How to study for the ACT
Just like any test, proper study skills will make all the difference on the ACT. If you recall, the ACT covers material you have learned as a high school student, so all you are really doing is a big review! Not so bad, right?
No, it isn’t so bad, but you must give yourself enough time to study and practice properly. Cramming will do you no good. Start preparing early in order to give yourself the best chance of success!
I would recommend that students start preparing for the ACT about three months before the exam date. This might sound like a lot of time, but don’t kid yourself! You aren’t going to spend all of your time studying for the ACT. This way, you still give yourself the time you need to go over everything without becoming burnt out.
Three Months before Exam Day:
- Purchase or borrow an ACT prep book. This will help you to learn about the formatting of the test as well as skills that you will need and expectations that you will need to reach or exceed in order to get a good score.
- Consider signing up for an ACT prep course. If you learn better with an instructor’s assistance, this is the way to go. The teacher will be certified to teach the skills and techniques that you will need to get a good score on the test. You will also meet and work with other students who are trying to improve their chances at a great score.
- Find your baseline ACT score. There are many ACT practice tests, both inside of prep books and online, that will give you the score that you would have received if the practice test had been the real ACT. If this score is unacceptable to you, get practicing!
- Use the data from the practice ACT test to pinpoint areas of weakness. You will focus more on these areas later. For now, you will be doing a general review of all the concepts.
Two months before Exam Day:
- Choose the subject in which you received the lowest score when you took the practice ACT test. Begin focusing your efforts to reviewing the concepts of that subject area. Don’t be afraid to ask a teacher for help or to even find a private tutor who will help you improve your understanding of that subject.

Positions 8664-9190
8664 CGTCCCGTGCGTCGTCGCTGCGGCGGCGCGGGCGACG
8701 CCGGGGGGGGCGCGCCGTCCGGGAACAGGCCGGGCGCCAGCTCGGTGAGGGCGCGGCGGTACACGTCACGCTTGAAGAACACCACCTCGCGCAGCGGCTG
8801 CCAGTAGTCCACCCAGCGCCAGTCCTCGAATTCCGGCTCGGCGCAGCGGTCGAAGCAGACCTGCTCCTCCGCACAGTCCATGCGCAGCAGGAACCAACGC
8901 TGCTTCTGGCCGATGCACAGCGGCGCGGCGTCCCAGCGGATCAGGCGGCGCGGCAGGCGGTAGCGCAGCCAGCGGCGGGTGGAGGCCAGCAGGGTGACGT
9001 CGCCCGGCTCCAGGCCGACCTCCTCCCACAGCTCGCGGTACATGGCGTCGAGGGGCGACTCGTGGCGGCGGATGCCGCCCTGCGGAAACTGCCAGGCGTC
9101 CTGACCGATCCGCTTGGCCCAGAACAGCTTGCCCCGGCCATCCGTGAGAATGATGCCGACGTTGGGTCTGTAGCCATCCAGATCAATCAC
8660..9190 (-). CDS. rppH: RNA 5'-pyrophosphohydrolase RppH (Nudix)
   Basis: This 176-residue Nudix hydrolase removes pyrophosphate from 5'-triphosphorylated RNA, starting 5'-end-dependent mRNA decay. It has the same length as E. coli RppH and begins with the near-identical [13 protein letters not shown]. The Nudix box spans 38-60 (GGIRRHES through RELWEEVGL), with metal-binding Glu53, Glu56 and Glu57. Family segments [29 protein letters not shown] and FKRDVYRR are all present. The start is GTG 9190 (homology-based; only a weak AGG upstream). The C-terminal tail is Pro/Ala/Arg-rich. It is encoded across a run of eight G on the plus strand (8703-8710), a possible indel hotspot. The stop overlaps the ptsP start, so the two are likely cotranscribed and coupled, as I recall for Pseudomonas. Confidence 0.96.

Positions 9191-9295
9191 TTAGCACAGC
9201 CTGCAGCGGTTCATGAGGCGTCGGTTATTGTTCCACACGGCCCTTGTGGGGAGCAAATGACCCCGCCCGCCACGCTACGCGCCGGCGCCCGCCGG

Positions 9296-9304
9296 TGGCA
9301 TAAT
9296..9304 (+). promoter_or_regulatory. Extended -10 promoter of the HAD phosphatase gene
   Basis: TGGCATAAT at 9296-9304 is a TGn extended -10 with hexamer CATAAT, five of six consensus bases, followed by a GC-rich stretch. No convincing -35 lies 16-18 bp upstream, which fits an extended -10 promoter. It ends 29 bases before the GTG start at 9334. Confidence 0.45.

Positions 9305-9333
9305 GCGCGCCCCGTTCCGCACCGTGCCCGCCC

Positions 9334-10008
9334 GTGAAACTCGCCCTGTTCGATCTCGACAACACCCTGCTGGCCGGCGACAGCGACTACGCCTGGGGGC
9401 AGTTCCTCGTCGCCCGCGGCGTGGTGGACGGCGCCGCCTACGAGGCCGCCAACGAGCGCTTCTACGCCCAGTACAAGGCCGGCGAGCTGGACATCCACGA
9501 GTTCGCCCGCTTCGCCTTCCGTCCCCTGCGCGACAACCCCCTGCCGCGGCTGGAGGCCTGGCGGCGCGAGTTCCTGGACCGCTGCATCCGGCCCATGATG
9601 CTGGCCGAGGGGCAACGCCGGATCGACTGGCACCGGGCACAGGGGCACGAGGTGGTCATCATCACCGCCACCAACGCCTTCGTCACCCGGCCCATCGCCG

- Continue your general review of all parts of the test, but begin to focus more closely on those ‘problem areas’. You may have problem areas within overall subject tests that you need to focus on. Don’t neglect those areas, even if you manage to compensate in other ways and get a decent composite score. You never know what can happen on the real exam day!
One month before Exam Day:
- Take another practice ACT test. See how much you have improved (hopefully)! Again, pinpoint areas of weakness and focus on improving those scores.
- Shift your thinking from overall review to honing in on those weak areas.
- Practice your general organization and test taking skills. Learn how to make logical and educated guesses to questions that stump you, learn how to skim passages for important information, etc.
The night before Exam Day:
- Try to relax! Cramming at this point will do no good. You may look over an area or two that you feel may give you trouble, but nothing more than that. If you have been preparing for months, you will be just fine!
- Practice relaxation techniques if you experience test anxiety. Picture yourself getting an amazing score! In your mind, see yourself sitting down and owning that test. There is no reason why you wouldn’t, as long as you have properly prepared yourself!
- Eat a proper dinner, get a good night’s sleep, and get everything together that you will need for the morning.
im taking the test in march 4 and im kind of nervous because on my practice act I got 19 which is horrible please help?